Jun 23, 2003
Last month, an LAPD panel responsible for disciplining police officers quietly decided that Edward Larrigan, the cop who had shot and killed Margaret Mitchell, a homeless, mentally ill woman four years ago, need not face any punishment. This decision contradicts a previous ruling on the case made by the Los Angeles Police Commission, which is supposed to oversee policy violations in the LAPD.
The incident sparked protests, especially in the black community. As a result of this outrage, the City Council settled a lawsuit by Mitchell's family for nearly one million dollars – in itself an admission that the killing was unjustified. Within a year of the incident, the Police Commission found the shooting "out of policy" and ordered the LAPD to discipline Larrigan accordingly.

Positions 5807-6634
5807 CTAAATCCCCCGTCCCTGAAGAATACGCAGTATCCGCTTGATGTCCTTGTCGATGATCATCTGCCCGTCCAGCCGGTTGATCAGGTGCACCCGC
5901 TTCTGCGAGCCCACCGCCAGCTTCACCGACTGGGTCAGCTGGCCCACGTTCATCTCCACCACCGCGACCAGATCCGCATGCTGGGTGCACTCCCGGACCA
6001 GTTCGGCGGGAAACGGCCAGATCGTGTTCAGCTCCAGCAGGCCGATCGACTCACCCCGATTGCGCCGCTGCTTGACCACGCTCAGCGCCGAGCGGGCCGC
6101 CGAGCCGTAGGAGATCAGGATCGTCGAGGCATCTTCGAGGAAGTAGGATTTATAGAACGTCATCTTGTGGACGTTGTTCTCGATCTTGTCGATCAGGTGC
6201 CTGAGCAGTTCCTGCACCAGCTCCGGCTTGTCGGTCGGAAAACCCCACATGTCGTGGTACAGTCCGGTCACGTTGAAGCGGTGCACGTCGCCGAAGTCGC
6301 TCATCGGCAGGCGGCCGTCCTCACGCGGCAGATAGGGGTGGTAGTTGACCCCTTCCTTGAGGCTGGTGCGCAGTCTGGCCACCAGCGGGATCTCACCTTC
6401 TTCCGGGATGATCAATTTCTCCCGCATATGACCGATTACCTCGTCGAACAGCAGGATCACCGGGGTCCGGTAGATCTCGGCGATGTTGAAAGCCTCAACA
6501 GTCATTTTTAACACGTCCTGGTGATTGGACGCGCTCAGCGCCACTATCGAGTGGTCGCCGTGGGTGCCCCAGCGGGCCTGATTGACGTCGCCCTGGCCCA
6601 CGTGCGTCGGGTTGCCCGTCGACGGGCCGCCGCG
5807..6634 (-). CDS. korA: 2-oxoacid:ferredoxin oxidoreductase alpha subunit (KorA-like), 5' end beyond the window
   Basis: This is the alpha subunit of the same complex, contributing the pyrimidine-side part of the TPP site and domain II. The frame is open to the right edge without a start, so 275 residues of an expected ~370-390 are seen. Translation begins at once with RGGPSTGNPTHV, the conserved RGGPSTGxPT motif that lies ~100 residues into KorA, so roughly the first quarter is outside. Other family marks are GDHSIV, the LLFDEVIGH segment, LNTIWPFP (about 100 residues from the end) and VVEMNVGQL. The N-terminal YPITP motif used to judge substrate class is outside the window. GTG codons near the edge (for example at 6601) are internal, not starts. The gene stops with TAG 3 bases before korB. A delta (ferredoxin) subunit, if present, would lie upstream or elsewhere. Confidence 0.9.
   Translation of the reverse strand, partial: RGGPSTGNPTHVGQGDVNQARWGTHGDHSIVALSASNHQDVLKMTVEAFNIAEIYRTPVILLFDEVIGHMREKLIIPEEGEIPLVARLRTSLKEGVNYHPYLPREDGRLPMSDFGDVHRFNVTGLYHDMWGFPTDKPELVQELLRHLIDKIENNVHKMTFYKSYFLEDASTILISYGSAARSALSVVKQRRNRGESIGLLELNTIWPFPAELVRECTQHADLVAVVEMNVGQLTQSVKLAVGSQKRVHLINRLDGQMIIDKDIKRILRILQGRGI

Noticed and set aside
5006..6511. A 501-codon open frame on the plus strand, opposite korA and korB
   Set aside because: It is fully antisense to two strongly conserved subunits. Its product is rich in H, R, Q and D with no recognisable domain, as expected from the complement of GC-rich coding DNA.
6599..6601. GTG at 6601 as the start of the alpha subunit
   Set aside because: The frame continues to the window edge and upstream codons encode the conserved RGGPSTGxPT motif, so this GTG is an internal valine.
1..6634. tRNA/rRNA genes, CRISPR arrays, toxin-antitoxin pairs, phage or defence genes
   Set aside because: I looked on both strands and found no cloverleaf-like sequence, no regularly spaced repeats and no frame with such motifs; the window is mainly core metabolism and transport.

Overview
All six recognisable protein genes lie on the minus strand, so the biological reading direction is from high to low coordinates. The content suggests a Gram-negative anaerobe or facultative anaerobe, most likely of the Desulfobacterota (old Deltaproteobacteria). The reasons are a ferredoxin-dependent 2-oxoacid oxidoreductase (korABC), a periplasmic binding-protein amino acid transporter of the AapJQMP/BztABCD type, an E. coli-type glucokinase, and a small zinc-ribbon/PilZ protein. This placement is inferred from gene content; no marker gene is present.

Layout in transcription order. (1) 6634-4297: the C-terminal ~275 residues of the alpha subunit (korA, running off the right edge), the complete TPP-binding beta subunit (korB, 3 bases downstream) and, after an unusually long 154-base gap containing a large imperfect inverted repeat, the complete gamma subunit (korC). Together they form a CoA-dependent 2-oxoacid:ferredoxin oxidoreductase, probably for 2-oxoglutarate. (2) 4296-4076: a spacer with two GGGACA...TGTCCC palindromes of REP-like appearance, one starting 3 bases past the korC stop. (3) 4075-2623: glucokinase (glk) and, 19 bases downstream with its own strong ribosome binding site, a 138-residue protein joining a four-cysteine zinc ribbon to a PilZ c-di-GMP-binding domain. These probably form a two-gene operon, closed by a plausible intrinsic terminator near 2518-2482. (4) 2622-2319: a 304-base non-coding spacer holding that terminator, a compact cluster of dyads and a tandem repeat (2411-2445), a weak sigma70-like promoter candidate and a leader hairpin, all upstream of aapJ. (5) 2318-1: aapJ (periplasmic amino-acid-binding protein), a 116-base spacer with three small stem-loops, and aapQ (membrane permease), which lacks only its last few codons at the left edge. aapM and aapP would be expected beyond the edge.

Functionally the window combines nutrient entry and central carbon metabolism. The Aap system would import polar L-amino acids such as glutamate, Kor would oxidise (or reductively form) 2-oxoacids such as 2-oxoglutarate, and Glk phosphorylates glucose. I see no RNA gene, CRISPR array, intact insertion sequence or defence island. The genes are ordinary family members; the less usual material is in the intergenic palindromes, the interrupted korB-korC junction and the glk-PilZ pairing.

Then came the usual delaying tactics that the police department always uses to avoid punishing one of their own. The police department stalled for THREE years, supposedly deciding how to punish this trigger-happy cop. In the end, the decision was not to punish him at all, and not to announce it either – which was revealed a month later by the Los Angeles Times.
The L.A. Police Commission, whose members are appointed by the City Council, was advertised as a civilian watchdog over the police department and as a cure to police brutality. This commission was established because of community outrage at the endless cases of police brutality which cops got away with because there was no authority to punish them other than the LAPD itself.
As this incident shows, all this was nothing but a meaningless show. The Police Commission can decide whatever it wants, but it has no power to enforce its decisions. The final, and real, decision is made by a panel of two cops and one civilian – in other words, by the LAPD itself!